A week after his infant son was abducted from Prince George's Hospital Center, Rob Thate stood before the 1,200 members of his church and searched for words that would push the fear, anger and confusion from his heart. He came up with three:

"God is faithful."

Yesterday, Thate spoke those words again. But this time, as his voice carried across rows crowded with cheering worshipers, Thate held up the squirming, terry-cloth-clad proof for all to see.

There was hardly a dry eye in the house.

Five-month-old Jeremiah Thate received a rousing welcome home yesterday from a group of people who have had more than a passing interest in his safe return -- the members of Rockville's Covenant Life Church. At a highly emotional morning service in his family's honor, the congregants decorated the auditorium at Magruder High School with bunches of yellow and white balloons; they clapped, sang and whistled, and they ecstatically celebrated what many said could only be a miracle.

"You remained faithful as a church that your God wanted to see this child returned to his parents, and you see the manifestation of your prayers here today," said C.J. Mahaney, the church's senior pastor.

The church's relatively young and devout parishioners -- who, like the Thates, consider themselves born-again Christians -- have known Jeremiah since the day he was born, becoming the newest member of their ever-expanding spiritual family. When he was kidnaped in June at the age of 3 weeks, they mourned and prayed with his parents. Throughout the Thates' four-month vigil, they provided a nearly constant network of support -- cooking meals, baby-sitting and responding to calls for prayers and spiritual help at 4:30 a.m.

"We are so glad we have a church that stands up and prays and continues to pray. That really held us together," Terry Thate said as she thanked some of those who helped the family cope.

Like other Washington area residents, the church members had seen news accounts of Jeremiah's rescue. They were intimately familiar with the events leading up to his return: how a District firefighter read a Washington Post Magazine article detailing the private hell the Thates' lives had become since their baby was stolen, and how he responded on that same day to a fire alarm at a dilapidated Southeast apartment building.

There, the firefighter became suspicious when he saw a black woman cradling a white infant, and later he placed a phone call to police that led to Jeremiah's return to his parents 12 days ago.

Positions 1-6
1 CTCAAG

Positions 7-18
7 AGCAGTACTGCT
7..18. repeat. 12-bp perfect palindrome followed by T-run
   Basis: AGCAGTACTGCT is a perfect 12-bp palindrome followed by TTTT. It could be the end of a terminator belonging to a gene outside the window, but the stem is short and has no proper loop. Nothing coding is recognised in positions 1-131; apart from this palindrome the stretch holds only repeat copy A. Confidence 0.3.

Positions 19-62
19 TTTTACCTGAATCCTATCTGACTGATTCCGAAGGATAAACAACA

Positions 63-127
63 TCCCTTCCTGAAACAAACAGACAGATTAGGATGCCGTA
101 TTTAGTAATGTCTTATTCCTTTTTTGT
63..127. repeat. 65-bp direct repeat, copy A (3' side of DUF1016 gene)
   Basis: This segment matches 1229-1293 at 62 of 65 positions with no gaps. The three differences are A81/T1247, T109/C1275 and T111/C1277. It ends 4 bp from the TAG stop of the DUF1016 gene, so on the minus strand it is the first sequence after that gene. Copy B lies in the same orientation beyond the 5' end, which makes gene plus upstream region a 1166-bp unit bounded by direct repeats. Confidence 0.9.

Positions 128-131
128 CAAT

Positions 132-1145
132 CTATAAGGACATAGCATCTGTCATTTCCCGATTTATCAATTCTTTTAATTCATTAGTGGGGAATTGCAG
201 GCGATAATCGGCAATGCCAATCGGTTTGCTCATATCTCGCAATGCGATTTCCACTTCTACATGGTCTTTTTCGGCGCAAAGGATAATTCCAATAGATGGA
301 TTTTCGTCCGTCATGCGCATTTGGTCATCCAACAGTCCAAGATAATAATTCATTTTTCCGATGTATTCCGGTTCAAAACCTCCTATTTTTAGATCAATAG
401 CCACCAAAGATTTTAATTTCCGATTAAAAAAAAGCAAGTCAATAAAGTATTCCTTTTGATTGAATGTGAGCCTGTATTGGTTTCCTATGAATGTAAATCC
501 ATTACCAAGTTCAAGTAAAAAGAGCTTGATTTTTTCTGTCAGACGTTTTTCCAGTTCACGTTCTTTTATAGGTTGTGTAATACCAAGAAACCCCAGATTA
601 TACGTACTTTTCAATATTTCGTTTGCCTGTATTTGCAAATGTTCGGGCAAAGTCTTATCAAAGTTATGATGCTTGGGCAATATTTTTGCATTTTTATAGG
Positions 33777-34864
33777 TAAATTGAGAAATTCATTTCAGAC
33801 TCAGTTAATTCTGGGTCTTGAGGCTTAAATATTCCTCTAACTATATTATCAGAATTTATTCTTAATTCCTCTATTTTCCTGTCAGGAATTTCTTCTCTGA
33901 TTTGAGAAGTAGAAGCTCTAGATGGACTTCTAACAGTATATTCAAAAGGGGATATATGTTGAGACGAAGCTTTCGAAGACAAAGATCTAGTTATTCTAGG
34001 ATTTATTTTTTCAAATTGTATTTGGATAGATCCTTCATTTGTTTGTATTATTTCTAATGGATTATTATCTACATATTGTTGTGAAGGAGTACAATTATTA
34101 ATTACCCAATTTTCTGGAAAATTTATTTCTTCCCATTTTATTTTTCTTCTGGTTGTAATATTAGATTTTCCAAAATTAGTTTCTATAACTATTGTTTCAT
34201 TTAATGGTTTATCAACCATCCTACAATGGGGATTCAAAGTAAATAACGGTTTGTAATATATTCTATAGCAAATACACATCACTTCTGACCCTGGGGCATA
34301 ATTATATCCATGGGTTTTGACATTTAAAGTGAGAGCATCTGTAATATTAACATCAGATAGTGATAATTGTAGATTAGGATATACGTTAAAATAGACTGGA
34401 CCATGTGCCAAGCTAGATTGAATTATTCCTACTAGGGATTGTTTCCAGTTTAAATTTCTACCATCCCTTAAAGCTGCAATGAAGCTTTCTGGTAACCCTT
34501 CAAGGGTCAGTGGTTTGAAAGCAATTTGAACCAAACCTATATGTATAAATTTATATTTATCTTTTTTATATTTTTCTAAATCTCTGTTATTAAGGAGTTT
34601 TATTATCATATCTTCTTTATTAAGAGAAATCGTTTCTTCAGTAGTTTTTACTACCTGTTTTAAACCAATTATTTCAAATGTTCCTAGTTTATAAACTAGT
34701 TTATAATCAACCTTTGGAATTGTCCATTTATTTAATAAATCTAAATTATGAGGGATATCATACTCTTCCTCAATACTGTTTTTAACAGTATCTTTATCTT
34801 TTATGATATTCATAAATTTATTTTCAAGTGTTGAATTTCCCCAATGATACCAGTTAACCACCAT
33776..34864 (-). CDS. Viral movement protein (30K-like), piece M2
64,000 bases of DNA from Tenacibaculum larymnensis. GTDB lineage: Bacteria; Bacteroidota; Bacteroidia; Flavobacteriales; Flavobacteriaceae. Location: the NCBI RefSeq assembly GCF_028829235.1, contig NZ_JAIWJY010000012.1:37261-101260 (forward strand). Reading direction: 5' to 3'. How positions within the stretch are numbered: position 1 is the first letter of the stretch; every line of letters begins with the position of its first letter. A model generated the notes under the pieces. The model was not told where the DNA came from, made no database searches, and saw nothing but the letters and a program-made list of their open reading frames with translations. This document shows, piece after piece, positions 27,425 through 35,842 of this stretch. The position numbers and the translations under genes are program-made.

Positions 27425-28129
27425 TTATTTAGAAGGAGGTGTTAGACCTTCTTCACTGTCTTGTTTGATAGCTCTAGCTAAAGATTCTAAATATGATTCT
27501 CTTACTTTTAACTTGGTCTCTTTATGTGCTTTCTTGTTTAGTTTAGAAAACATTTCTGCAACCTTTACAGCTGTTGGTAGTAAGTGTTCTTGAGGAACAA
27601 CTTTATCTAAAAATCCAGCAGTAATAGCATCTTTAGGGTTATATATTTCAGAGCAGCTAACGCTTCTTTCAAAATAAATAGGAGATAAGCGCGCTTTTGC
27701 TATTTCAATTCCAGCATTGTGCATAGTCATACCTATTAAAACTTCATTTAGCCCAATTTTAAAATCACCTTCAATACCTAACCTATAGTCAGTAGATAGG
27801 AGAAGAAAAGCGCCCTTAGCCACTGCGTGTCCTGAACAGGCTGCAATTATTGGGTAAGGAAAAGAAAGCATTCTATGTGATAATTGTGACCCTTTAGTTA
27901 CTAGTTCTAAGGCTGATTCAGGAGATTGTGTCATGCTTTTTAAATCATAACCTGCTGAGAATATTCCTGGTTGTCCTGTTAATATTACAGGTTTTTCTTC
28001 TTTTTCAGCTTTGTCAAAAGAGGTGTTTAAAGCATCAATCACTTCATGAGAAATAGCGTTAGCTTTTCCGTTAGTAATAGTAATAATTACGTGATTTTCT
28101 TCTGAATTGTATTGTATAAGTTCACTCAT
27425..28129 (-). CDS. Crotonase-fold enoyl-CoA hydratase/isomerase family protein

The congregation expressed gratitude yesterday for the role the public had played in reuniting them with one of their littlest members. (The firefighter, Don Derner, was invited to yesterday's celebration, but he was unable to attend.)

But congregants pointed out that most journalists tended to ignore what they believe is one of the story's most salient facts: the role of the Divine.

"It is no coincidence that he happened to read the article 11 hours before going out to that fire," Rob Thate said. "You can look at it as a coincidence, or you can look at it as all the prayers that went up during the last 4 1/2 months were very effective in finding Jeremiah."

Mercie Carroll, a church member from Silver Spring, was one of several people at yesterday's service who noted that the congregation also had been praying for Kendol B. Kernes, an infant who was kidnaped from a Baltimore hospital several days after the Thate baby disappeared and who was discovered in the same week that Jeremiah was found.

"With all the babies who are kidnaped, what do you think the odds are that two of them will be found in one week?" Carroll said. "God heard our prayers."

During the service, few references were made to the two women charged with kidnaping Jeremiah, Lillie Rose Baynes and Linda Faye Stancil. In one instance, Pastor Mahaney said, "God did not initiate the taking of Jeremiah. I don't want you to think that for a minute." The kidnaper or kidnapers "were motivated by selfishness, but God was ruling over that situation."

The center of yesterday's service included a ceremony in which the Thates "dedicated" Jeremiah and his life to God. As it turned out, the church had held a mass baby dedication only a few weeks before, but no one seemed to mind that Jeremiah was getting one to himself.

As Rob and Terry Thate held their son, Mahaney offered thanks and wonder that Jeremiah had emerged in good physical condition after being found living in squalid conditions. Mahaney then asked the church members to pray that the baby will not be scarred emotionally.

Turning to the Thates, Mahaney said they would have to accept God's forgiveness in overcoming their guilt about the kidnaping. Later, two close friends of the Thates, Patrick and Theva Rutledge, said it will be a long time before the couple will be able to put the trauma of the past few months behind them.

"It's going to take some adjustment. The stress that they felt was just so dramatic, it's so powerful, that just because it's over, it's not completely over," Theva Rutledge said.

Asked whether she believed that the Thates had been rewarded for maintaining their faith during hard times, Rutledge nodded enthusiastically.

"Terry was on the verge of despair, she was in so much pain," she said. "It was getting to the point where I didn't know how to comfort her. It's just like God to come through with a surprise like this."